Former Vice President Joe Biden said Tuesday that the Trump administration’s removal of protections from deportation for young immigrants and the separation of immigrant families at the U.S.-Mexico border are part of the “battle for the soul of the country” that spurred his White House bid.
Biden, making his first visit as a 2020 Democratic presidential candidate to heavily Latino Nevada, said President Donald Trump uses immigration “to demonize people.”
“It isn’t who we are. We’re better than that,” Biden said as he kicked off a rally in the Las Vegas suburb of Henderson in front of about 200 people.
But after his speech, as he posed for selfies and took pictures along the rope line, he brushed off the questions of a Latino teenager who asked Biden if, as president, he’d commit to ending U.S. Immigration and Customs Enforcement’s practice of issuing detainers for immigrants who are arrested or convicted of a crime while in the country illegally.
Biden told the teen that he’d change it but didn’t offer specifics, instead moving away as he said, “Take a look at my website.”
His campaign website doesn’t list a policy on ICE detainers but instead calls for fixing a broken immigration system, securing the border and addressing “the root causes of migration” that lead people to leave their home countries.
Immigration is a key concern in Nevada, the third early state to cast votes for the Democratic presidential nominee. The Western state is considered the first test of a candidate’s appeal before strong labor unions and a diverse population, including about 29 percent who are Latino.
Biden also met Tuesday in Las Vegas with immigration activists in a private roundtable, according to his campaign Instagram account.
Biden’s midday speech at a painters and craft workers union hall drew plenty of applause at he called for rebuilding “the backbone of this country, the middle class,” and strengthening unions.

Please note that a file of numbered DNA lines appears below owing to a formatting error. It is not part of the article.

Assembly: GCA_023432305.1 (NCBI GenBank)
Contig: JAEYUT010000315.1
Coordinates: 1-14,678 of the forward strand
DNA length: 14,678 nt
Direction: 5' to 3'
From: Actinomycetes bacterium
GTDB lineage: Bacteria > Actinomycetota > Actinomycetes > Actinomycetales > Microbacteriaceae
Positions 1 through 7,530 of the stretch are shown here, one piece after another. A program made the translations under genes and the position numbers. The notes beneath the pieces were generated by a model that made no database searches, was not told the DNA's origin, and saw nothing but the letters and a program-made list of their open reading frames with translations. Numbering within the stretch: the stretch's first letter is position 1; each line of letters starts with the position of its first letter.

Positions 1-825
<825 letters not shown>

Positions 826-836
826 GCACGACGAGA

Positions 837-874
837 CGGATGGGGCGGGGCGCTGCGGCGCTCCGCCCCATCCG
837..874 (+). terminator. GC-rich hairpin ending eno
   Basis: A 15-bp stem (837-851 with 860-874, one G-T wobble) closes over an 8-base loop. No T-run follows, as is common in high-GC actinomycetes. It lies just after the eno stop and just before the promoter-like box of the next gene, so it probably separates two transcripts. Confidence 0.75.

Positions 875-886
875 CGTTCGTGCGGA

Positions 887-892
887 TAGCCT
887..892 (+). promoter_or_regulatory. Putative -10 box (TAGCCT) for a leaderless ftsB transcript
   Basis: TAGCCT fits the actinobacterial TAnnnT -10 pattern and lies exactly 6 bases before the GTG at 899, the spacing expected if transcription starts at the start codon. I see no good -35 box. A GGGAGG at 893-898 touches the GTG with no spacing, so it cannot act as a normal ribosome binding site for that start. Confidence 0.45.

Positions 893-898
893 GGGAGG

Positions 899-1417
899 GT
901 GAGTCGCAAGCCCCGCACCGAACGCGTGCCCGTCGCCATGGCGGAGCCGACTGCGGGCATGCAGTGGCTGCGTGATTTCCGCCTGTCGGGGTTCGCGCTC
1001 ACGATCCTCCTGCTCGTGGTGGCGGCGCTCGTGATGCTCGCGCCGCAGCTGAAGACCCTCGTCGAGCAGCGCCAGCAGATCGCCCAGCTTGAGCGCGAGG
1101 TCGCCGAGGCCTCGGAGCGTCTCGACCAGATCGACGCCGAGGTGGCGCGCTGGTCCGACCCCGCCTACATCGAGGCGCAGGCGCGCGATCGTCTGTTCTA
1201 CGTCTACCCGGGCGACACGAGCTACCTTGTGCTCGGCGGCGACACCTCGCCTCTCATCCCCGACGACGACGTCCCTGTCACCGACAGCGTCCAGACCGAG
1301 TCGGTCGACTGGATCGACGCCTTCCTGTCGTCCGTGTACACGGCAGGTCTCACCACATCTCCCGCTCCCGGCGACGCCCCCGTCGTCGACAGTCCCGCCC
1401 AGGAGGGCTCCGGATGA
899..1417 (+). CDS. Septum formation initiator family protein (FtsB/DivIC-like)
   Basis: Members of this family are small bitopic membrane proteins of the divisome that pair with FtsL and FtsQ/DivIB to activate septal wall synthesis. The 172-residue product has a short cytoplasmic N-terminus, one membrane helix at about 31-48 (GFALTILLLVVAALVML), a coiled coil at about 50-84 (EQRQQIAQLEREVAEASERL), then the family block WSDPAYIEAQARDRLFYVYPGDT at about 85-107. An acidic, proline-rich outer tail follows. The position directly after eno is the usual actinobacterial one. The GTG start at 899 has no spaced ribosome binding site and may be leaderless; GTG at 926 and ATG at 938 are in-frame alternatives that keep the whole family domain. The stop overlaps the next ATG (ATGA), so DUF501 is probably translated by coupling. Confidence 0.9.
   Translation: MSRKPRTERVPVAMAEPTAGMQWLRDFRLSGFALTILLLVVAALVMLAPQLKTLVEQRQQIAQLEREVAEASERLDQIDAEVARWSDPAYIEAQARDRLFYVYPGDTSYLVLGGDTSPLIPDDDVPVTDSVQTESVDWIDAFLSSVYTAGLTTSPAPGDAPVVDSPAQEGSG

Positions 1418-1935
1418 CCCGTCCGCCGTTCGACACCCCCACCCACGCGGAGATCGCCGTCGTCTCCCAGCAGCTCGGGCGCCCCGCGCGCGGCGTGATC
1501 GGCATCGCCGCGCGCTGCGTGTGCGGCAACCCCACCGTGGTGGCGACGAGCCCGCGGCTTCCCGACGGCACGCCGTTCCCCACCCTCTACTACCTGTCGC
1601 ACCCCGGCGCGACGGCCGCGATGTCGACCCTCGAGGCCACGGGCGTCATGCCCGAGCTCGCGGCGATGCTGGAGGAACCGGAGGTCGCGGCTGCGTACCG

“Folks, they’ve declared war on labor’s house for a long time now. If I’m president of the United States, it will stop!” he said to loud cheers.
Although Biden launched his campaign with an explicit appeal to labor, he’s not meeting during his Nevada visit with the 60,000-member strong Culinary Union. The union, which represents bartenders, housekeepers and other workers in the city’s famed casinos, is one of the most powerful endorsements in Nevada Democratic politics.
Biden spoke at the union’s meeting hall last year as he campaigned for Democratic candidates in the state.
Instead of bringing his presidential campaign message about middle-class workers before the Culinary Union, he was expected Tuesday night to hold a fundraiser with MGM Resorts CEO Jim Murren — whose company sits on the other side of the negotiating table from Culinary.
The fundraiser at a Las Vegas Strip luxury hotel comes on the heels of an announcement late last month that MGM Resorts, the state’s largest private employer, expects to cut about 1,000 nonunion jobs by June.
D. Taylor, the former Culinary Union president and current president of the union’s national affiliate Unite Here, sent a letter to Murren last month warning of a corporation’s responsibility to keep good jobs in communities and cautioning that the union would “not stand by silently if the benefits of casinos and casino jobs are imperiled by the financial engineering” of investors.
The Culinary Union had no comment about Biden’s fundraiser Tuesday.
Before he officially jumped into the 2020 race, Biden struggled to respond to a complaint from former Nevada politician Lucy Flores that he made her uncomfortable by touching her shoulders and kissing the back of her head before a 2014 campaign event. A few other women made similar claims, though none alleged sexual misconduct.
As Biden took the stage in Nevada on Tuesday, a woman in the crowd joked about the allegations, yelling to the former vice president, “You can come and kiss me anytime, Joe!” Biden laughed, paused, made the sign of the cross and said, “That’s very nice. Thank you.”
Another woman in the crowd, 63-year-old Las Vegas sales representative Sheila Perkins, said she wasn’t concerned about allegations from the women or worries from some on the left that the 76-year-old represented the past, not the future, of the Democratic Party.
“I just like him as a person. I think he would do a very good job for our country,” said Perkins, a Democrat. “He knows the ropes. He’s been in the White House before.”